21. Out On a Hill (Take 1) — The Soul Stirrers [download]
  22. He Arose from the Dead — Blind Lemon Jefferson [download]
  23. Jesu Joy of Man’s Desiring — Leo Kottke  [download]
  24. Great Speckled Bird — Lucinda Williams [download]
  25. Easter Parade — Billy Eckstine & Sarah Vaughan [download]
  26. You Brought the Sunshine — Al Green  [download]

Download the mix

Bonus for the kiddies:

A Prayer for Holy Week

Lord, we do what we can do.
How do we stretch out our arms so, as you?
Help us in our remembrance:
Love is something that we show,
not word of speech nor thought,
nor feeling nor mood.
What love is: action and opportunity.
Lord, we say that we do what we can do.
Lord, make it true.

The Fourth Sunday in Lent

by John Donne

WILT Thou forgive that sin where I begun,
Which was my sin, though it were done before?
Wilt Thou forgive that sin, through which I run,
And do run still, though still I do deplore?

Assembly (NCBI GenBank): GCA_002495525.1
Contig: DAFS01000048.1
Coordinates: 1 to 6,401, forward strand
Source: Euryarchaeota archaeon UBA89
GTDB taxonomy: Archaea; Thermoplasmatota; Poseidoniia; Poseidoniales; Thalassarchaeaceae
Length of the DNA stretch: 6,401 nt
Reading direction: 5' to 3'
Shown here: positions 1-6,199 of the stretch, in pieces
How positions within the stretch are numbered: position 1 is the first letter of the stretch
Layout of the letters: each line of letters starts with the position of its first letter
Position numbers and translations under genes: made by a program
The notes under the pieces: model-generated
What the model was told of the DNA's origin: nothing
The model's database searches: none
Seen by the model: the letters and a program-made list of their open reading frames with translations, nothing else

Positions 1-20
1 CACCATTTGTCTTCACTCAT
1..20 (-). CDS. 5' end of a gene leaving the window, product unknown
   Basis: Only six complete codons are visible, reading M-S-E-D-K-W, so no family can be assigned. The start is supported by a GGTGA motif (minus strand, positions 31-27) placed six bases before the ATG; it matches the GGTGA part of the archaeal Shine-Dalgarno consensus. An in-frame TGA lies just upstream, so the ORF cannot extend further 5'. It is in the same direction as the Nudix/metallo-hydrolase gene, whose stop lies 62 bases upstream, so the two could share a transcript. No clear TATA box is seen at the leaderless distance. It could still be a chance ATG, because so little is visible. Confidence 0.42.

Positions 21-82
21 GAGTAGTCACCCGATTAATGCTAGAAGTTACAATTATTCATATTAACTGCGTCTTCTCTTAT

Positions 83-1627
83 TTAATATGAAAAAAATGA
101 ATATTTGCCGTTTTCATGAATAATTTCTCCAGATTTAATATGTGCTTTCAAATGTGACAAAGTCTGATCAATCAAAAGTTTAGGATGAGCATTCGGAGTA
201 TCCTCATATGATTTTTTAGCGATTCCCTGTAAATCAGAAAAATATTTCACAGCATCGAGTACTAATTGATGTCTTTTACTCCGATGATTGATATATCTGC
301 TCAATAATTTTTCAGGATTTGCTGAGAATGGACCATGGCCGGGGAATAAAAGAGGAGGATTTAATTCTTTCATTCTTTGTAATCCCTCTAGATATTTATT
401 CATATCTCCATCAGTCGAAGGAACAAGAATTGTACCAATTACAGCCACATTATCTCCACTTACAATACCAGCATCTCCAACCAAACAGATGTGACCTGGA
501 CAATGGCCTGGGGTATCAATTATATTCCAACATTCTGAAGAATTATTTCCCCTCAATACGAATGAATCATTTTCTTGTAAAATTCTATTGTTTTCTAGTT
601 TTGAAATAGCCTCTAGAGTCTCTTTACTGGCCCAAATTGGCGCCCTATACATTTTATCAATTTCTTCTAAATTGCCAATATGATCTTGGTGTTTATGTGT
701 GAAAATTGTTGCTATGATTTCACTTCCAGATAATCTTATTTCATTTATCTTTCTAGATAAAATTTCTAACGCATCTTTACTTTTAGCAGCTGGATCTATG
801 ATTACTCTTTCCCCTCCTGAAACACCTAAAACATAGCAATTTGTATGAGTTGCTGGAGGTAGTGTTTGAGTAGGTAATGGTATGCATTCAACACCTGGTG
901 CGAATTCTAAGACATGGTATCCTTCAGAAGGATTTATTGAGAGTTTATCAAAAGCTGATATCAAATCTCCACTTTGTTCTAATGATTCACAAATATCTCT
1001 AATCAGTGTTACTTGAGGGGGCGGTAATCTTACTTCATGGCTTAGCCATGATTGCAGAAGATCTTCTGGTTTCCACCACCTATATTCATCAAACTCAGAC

When Thou hast done, Thou hast not done,
For I have more.

Wilt Thou forgive that sin which I have won
Others to sin, and made my sin their door?
Wilt Thou forgive that sin which I did shun
A year or two, but wallowed in a score?
When Thou hast done, Thou hast not done,
For I have more.

I have a sin of fear, that when I have spun
My last thread, I shall perish on the shore ;
But swear by Thyself, that at my death Thy Son
Shall shine as he shines now, and heretofore ;
And having done that, Thou hast done ;
I fear no more.

Albrecht Dürer - The Prodigal Son among the Swine

Albrecht Dürer – The Prodigal Son among the Swine

LUKE 25-32:

25 ‘Now his elder son was in the field; and when he came and approached the house, he heard music and dancing. 26He called one of the slaves and asked what was going on. 27He replied, “Your brother has come, and your father has killed the fatted calf, because he has got him back safe and sound.” 28Then he became angry and refused to go in. His father came out and began to plead with him. 29But he answered his father, “Listen! For all these years I have been working like a slave for you, and I have never disobeyed your command; yet you have never given me even a young goat so that I might celebrate with my friends. 30But when this son of yours came back, who has devoured your property with prostitutes, you killed the fatted calf for him!” 31Then the father* said to him, “Son, you are always with me, and all that is mine is yours. 32But we had to celebrate and rejoice, because this brother of yours was dead and has come to life; he was lost and has been found.”